When I was a child, all my favorite toys were wooden,
painstakingly carved by artisans who ran the store near my home. I
cherished them. Today those kinds of toys are all but gone, and
that business model is no longer viable in the mass market.
In the age of Toys R Us and endless plastic of Lego and Hasbro,
indie toy making has all but disappeared from the mainstream. So
have many music and book shops in the face of Amazon and
mom-and-pop shops in the shadow of Walmart.
Customers, by and large, decided we’d rather have an endless
supply of cheap than we would a few precious pieces and the market
I recently spoke to some app developers — names many people would
recognize — and this was the same realization they communicated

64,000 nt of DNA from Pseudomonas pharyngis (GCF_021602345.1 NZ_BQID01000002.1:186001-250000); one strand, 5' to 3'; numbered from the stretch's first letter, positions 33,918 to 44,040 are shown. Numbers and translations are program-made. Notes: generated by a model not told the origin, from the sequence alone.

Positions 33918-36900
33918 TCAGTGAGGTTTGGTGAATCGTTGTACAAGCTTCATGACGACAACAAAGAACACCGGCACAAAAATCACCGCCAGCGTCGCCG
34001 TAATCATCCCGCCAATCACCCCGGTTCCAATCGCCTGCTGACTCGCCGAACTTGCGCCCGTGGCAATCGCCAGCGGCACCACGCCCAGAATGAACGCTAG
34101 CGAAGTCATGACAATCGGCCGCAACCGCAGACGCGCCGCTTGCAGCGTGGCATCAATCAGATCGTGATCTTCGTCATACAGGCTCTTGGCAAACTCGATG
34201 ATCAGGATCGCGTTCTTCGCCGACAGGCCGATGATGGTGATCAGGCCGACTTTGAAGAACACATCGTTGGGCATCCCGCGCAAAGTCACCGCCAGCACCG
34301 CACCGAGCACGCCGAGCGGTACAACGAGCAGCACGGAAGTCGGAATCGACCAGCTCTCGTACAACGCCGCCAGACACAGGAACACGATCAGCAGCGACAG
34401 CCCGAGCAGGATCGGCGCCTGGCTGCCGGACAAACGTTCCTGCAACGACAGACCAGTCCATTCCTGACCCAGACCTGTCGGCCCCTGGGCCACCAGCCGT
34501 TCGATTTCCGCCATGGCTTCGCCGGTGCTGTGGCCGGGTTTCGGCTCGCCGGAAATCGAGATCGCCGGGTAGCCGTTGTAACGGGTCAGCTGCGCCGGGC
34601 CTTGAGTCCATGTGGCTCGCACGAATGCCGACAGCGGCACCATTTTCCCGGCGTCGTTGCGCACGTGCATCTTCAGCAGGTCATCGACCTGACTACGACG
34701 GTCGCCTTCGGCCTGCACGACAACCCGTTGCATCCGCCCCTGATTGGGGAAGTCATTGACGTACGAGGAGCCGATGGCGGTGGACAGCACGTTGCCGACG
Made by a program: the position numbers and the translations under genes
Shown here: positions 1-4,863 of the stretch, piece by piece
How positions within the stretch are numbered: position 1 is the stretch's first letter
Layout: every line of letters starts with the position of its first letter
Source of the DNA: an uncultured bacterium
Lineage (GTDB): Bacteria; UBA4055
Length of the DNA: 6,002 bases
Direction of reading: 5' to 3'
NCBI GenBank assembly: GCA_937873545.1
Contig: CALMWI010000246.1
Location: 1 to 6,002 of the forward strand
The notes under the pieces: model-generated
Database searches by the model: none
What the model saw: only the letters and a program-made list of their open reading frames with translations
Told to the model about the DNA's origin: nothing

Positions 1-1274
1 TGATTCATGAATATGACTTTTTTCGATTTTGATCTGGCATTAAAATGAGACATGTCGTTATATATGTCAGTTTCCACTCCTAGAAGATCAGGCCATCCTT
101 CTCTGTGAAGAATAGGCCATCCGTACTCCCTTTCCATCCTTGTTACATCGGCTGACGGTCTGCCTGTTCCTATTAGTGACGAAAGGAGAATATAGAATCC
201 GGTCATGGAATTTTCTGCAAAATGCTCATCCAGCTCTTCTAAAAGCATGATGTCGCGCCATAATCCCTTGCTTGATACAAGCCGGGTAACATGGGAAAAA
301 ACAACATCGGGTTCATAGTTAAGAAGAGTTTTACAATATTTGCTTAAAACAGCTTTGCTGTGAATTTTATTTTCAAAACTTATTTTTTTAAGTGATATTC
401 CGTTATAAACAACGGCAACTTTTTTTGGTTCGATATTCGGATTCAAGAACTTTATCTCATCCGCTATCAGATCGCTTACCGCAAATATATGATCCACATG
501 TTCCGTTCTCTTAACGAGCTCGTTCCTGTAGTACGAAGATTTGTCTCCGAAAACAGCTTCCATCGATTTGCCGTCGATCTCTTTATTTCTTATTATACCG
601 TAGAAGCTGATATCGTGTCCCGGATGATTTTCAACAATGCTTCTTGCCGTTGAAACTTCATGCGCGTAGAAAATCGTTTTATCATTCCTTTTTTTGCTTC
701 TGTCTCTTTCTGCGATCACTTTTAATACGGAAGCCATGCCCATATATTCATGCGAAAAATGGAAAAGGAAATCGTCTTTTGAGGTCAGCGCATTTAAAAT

to me. They didn’t want to speak on the record because they feared
the community would have little sympathy for their views, but
asked that I relate them.
To them, the mainstreaming of computing technology has led to a
similar mainstreaming of apps. When only a few could afford Macs,
software was held in high value and esteem. Now there are millions
of apps on millions of phones and tablets made by millions of
developers, accessibility is near-universal and scarcity is a
thing of past.